“A pretty common approach to drawing a new typeface is first defining the lowercase n, i and o characters because they provide the straight, round and dot shapes that can then be extrapolated into other letterforms,” the designer says. “So much of what we did was just that—finding common forms and borrowing parts from the limited characters Greta had drawn. We repurposed elements from letters that had multiple options—for example, there was a total of six uppercase K letters and six uppercase T letters.” 

    Greta Grotesk is available online as a free download here.

  • Game on! Arcade Game Typography is our favorite book of the day

    Monotype's UK typeface designer Toshi Omagari wants us to appreciate a different kind of type. His first book “Arcade Game Typography”, published by Thames & Hudson, is an open invitation to explore the fascinating new world of typography aka the pixel typeface. 

    “Video game designers of the 70s, 80s and 90s faced colour and resolution limitations that stimulated incredible creativity: with letters having to exist in an 8x8 square grid, artists found ways to create expressive and elegant character sets within a tiny canvas” writes T&H. 

    Featuring pixel typefaces carefully selected from the first decades of arcade video games, Arcade Game Typography presents a previously undocumented ‘outsider typography’ movement, accompanied by insightful commentary from author Toshi Omagari and screenshots of the type in use.

    “Exhaustively researched, this book gathers an eclectic typography from hit games such as Super Sprint, Pac-Man, After Burner, Marble Madness, Shinobi, as well as countless lesser-known gems. The book presents its typefaces on a dynamic and decorative grid, taking reference from high-end type specimens while adding a suitably playful twist. Unlike print typefaces, pixel type often has bold color ‘baked in’ to the characters, so Arcade Game Typography looks unlike any other typography book, fizzing with life and color.”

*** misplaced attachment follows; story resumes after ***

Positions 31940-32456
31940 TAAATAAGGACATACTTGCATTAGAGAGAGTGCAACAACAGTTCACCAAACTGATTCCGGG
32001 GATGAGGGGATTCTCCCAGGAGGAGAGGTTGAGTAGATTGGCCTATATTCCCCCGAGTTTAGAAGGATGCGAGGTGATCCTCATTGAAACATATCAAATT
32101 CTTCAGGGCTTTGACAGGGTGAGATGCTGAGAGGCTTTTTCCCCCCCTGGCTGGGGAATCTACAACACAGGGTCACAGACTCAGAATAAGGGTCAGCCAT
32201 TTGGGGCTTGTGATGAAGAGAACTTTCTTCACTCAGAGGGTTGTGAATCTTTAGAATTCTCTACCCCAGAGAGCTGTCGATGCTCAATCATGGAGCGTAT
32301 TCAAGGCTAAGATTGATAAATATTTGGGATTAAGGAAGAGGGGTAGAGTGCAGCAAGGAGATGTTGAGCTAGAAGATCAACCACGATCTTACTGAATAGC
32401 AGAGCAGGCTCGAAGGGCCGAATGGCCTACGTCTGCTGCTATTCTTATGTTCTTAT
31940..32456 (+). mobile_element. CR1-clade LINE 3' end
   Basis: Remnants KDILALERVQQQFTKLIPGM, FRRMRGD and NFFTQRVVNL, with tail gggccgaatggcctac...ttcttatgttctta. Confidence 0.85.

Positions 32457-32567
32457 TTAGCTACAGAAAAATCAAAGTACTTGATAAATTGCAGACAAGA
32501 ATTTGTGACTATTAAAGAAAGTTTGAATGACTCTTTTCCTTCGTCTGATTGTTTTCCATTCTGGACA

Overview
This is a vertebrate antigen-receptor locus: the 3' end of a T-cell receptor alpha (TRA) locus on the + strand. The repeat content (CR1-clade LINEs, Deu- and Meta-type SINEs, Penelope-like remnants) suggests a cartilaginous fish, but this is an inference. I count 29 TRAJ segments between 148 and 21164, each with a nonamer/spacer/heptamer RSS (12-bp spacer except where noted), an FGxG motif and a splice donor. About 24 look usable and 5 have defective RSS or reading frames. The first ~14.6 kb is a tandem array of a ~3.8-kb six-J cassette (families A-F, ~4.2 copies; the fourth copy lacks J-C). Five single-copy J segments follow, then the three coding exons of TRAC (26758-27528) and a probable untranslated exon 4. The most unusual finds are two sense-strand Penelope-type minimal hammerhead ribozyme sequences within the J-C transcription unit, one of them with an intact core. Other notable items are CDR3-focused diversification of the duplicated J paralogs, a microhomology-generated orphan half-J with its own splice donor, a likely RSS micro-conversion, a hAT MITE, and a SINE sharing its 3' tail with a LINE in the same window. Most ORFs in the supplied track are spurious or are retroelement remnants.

Grab your own copy here. Game over.

    All images via Toshi Omagari's twitter account.

  • Watch Marta Bernstein defending those ugly typefaces we love

    “The types cut between 1810 and 1850 represent the worst that has ever been” or maybe not.

    Marta Bernstein, one of the founders of CAST digital type foundry and a partner at TM, an architecture and design studio based in Seattle was one of this year's Typographics conference speaker and now her talk which took place in The Great Hall at The Cooper Union on June 15, 2019 is live on Vimeo for all to explore. 

    Through her research on Italian Nineteenth Century type, Marta Bernstein builds a case in defense of loud, quirky, overly-decorated and extremely lively typefaces and the century that generated them.

    “Marta’s talk was one of my favorites at Typographics this year. The content and its presentation are great, and her love for weird typefaces is infectious. I also like her advice to break away from modernism more and embrace design solutions that aren’t necessarily timeless” notes typographer, typeface designer, web designer, typographic consultant, and Fonts In Use cofounder Nick Sherman of her insightful talk streaming online.

    Marta Bernstein's true passions are type and typography and they act as common threads of all her projects. Bernstein has a soft spot for 19th Century type, a topic she has been researching for more than ten years.

    She collaborates with international companies, several start-ups and public institutions and she has a decade long experience in developing identities across various media, and designing wayfinding and signage systems.

    A teacher as well Bernstein is an adjunct professor in Typography at Milan’s Polytechnic, visiting professor in Architecture and Design at University of Navarra and regular lecturer for the Interior Design master at Tongji University, Shanghai. Bernstein has completed her B.Sc. & M.Sc. in Graphic Design at Milan’s Polytechnic and her M.Des in type design at the Royal Academy of Art in The Hague.

    The live streaming and video recording of Marta Bernstein's “Ugly Fonts” talk were made possible by a generous sponsorship from Google.